I found Blackhearts a super interesting and fun backstory to one of the baddest pirates known-- Blackbeard. Several times, actually, I forgot that this was a Blackbeard retelling; not in a bad way, but because Edward "Teach" Drummond is the opposite of what you expect Blackbeard to be: kind, handsome, and stubborn. They are, of course, some similarities like a head of adventure but a penny in the pocket. With that being said, there is some incredible character development seen in Edward. He goes from saying, "I can't" to "I can't let my father know." I also like the romance! I really respected Anne for her decisions while Teach was engaged to Miss Patience. Anne didn't give in to her desires and I respect that so much. More often than not, love interests get together despite the several, several stacked odds against them. There is no doubt that Anne and Teach face some societal issues, but it's realistic. Odd note, but I didn't really expect it to be a historical fiction...? I get it now, but I totally went into this thinking it'd be an alternate world! There is more to the romance, too! In fact, I'd go as far as to market this book as a historical fiction "The Real Housewives of England." Some of the conflict is super drama and catty. I liked it! ANYWAY, my next point: person of color main character! I am incredibly happy that Anne is a POC, even if it's just a shade or two darker! I usually struggle picturing POC main characters because, simply, Caucasian is unfortunately my default race. Even when race is mentioned, I often forget. Yet, in Blackhearts I know her race and I'm aware of that. Even though this is a historical fiction and it's somewhat inaccurate to have a POC as a royal, per se, Castroman makes it work. It's not forced and it shows how there is no excuse for diversity, even and especially in historical fiction. The writing style is superb as well! As you can see above, I picked out some of my favorite quotes. The voice is authentic for the time era, though a bit confusing, and it flows. This does have a dual POV, but I enjoyed it. However, there were still some things I disliked. I went into this expecting some pirate-y action and adventure, yet I was disappointed. It's more romance than adventure... In fact, they stay on land for 99% of the book, which kinda sucked considering the synopsis. In addition, Master Drummond's mood swings annoyed me so much! I couldn't get a clear picture of who the man is and it was upsetting how many times he got upset. He, as the kids say, has no chill. Finally, the ending was... interesting. It was chilling, for sure, but as a standalone, there isn't a set conclusion. Other people liked that but it was super unexpected for me. I was nearing the last few pages and I said, "This isn't enough time to tie everything together?!" and by the end of it I said,"That's it?! Really?" In other words, As you can see, there are more things I liked than didn't. I recommend this to those who like historical fiction romance, as this is the perfect book for it. The small diversity is my favorite part about it and I hope to read more historical fictions with POC! I had some problems with the pitch and its execution, and the ending which was very open-ended. However, like I said, there are more things I like than I don't.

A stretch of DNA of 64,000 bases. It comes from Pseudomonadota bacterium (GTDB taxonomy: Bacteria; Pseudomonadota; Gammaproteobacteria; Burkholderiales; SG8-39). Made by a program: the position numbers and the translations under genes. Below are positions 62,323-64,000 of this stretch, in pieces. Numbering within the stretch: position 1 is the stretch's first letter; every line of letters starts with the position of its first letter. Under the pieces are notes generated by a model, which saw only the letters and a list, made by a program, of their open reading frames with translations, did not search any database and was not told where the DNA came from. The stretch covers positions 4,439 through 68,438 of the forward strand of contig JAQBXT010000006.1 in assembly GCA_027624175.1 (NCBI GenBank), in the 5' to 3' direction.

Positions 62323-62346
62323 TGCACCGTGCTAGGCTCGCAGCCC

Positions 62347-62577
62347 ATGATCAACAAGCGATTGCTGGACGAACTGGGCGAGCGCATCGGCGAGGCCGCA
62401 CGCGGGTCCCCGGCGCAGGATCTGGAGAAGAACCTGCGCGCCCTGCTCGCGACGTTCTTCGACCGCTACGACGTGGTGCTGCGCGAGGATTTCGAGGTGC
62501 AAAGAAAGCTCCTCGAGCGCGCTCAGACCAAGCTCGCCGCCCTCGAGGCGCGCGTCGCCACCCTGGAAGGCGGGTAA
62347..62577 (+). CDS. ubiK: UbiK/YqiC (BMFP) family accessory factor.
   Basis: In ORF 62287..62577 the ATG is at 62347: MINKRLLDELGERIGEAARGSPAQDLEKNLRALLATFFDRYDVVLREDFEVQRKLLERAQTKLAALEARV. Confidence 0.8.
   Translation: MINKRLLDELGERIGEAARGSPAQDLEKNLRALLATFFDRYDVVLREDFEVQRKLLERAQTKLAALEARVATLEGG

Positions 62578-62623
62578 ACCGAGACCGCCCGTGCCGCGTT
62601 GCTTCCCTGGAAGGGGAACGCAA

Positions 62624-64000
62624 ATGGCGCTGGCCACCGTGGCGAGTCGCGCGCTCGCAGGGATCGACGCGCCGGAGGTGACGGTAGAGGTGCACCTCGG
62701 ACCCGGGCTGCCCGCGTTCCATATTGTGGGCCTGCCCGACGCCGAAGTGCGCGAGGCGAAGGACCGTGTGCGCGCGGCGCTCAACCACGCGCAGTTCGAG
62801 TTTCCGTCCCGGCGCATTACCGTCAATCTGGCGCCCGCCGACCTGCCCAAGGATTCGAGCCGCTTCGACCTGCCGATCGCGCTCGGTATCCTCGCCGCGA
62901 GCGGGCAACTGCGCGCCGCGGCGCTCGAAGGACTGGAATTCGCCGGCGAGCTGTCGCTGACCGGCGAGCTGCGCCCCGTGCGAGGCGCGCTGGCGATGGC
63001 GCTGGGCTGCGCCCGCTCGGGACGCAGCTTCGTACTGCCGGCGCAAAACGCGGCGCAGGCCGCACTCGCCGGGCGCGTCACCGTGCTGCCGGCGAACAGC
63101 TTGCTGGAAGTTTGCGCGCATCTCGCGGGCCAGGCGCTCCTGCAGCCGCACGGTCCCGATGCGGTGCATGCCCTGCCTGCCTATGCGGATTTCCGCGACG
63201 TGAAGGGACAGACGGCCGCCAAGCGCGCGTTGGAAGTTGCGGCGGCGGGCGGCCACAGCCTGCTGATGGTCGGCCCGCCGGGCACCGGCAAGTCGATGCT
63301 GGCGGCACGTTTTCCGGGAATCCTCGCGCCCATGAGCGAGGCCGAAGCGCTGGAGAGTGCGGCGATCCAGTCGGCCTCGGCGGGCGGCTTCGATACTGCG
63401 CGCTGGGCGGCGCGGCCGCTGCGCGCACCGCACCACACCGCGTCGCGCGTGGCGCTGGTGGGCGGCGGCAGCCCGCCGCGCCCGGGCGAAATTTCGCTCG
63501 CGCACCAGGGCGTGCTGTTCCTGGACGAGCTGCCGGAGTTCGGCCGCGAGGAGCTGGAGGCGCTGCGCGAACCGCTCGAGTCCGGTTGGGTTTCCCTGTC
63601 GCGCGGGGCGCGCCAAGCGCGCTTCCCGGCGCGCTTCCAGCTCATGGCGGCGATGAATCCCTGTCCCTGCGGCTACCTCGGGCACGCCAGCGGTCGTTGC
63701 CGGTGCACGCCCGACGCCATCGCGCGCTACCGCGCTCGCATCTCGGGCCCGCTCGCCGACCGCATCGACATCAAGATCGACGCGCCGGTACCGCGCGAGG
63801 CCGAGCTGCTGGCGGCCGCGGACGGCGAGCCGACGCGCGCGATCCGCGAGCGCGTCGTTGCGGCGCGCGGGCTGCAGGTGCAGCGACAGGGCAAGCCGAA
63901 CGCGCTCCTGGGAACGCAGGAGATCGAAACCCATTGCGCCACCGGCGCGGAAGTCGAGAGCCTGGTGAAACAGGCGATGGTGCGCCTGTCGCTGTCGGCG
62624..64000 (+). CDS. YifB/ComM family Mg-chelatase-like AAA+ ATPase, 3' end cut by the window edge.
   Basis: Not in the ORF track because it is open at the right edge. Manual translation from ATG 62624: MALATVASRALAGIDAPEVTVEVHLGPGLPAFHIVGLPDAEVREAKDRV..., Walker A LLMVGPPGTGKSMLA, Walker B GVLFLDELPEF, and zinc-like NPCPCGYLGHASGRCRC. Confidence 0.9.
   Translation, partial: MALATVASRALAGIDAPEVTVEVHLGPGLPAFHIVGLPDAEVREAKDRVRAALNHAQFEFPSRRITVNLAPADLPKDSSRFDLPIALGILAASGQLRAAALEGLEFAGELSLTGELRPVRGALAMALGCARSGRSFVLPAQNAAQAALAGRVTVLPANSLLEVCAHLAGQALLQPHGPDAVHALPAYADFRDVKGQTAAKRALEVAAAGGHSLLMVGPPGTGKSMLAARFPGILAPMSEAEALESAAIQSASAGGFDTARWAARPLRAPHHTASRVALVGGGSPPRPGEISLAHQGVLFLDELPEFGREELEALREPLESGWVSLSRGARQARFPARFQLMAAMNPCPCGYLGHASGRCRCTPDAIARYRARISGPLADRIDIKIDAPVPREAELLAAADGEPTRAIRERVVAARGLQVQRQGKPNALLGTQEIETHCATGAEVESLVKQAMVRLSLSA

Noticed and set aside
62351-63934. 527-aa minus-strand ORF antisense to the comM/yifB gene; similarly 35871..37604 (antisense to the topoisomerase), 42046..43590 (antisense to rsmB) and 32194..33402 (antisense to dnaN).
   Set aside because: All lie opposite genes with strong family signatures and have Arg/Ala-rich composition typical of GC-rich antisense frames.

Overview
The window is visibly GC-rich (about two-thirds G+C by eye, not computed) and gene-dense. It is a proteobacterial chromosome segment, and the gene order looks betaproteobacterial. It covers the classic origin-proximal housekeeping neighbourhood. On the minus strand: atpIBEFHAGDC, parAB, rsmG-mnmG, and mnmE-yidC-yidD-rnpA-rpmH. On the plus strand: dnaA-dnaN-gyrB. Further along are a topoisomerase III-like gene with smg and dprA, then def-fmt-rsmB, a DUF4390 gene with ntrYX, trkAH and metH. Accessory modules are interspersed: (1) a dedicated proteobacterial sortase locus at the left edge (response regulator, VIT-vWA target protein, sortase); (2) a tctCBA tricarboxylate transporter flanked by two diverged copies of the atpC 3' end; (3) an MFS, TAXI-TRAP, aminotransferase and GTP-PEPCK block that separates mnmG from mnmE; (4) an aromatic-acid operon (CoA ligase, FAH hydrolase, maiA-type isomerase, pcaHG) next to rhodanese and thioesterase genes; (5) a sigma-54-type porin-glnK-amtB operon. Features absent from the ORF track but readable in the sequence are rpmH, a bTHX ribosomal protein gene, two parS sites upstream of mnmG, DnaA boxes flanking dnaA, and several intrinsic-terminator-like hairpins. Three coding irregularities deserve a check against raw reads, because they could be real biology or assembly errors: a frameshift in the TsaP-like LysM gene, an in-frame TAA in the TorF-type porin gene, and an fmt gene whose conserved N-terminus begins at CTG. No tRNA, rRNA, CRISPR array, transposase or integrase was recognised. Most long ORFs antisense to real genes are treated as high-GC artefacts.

I really had a love-hate relationship with this book. It wasn’t exactly what I expected, so that affected how I viewed the rest of the book, but it also wasn’t horrible. While Anne isn’t one of my favorite characters and Teach can be a tad creepy at times, their love story was interesting and made sense. The story was predictable, yet intriguing enough to continue on. I don’t know if this is part of a series, but the ending definitely leaves a fantastic opportunity to finally include more pirate badassery!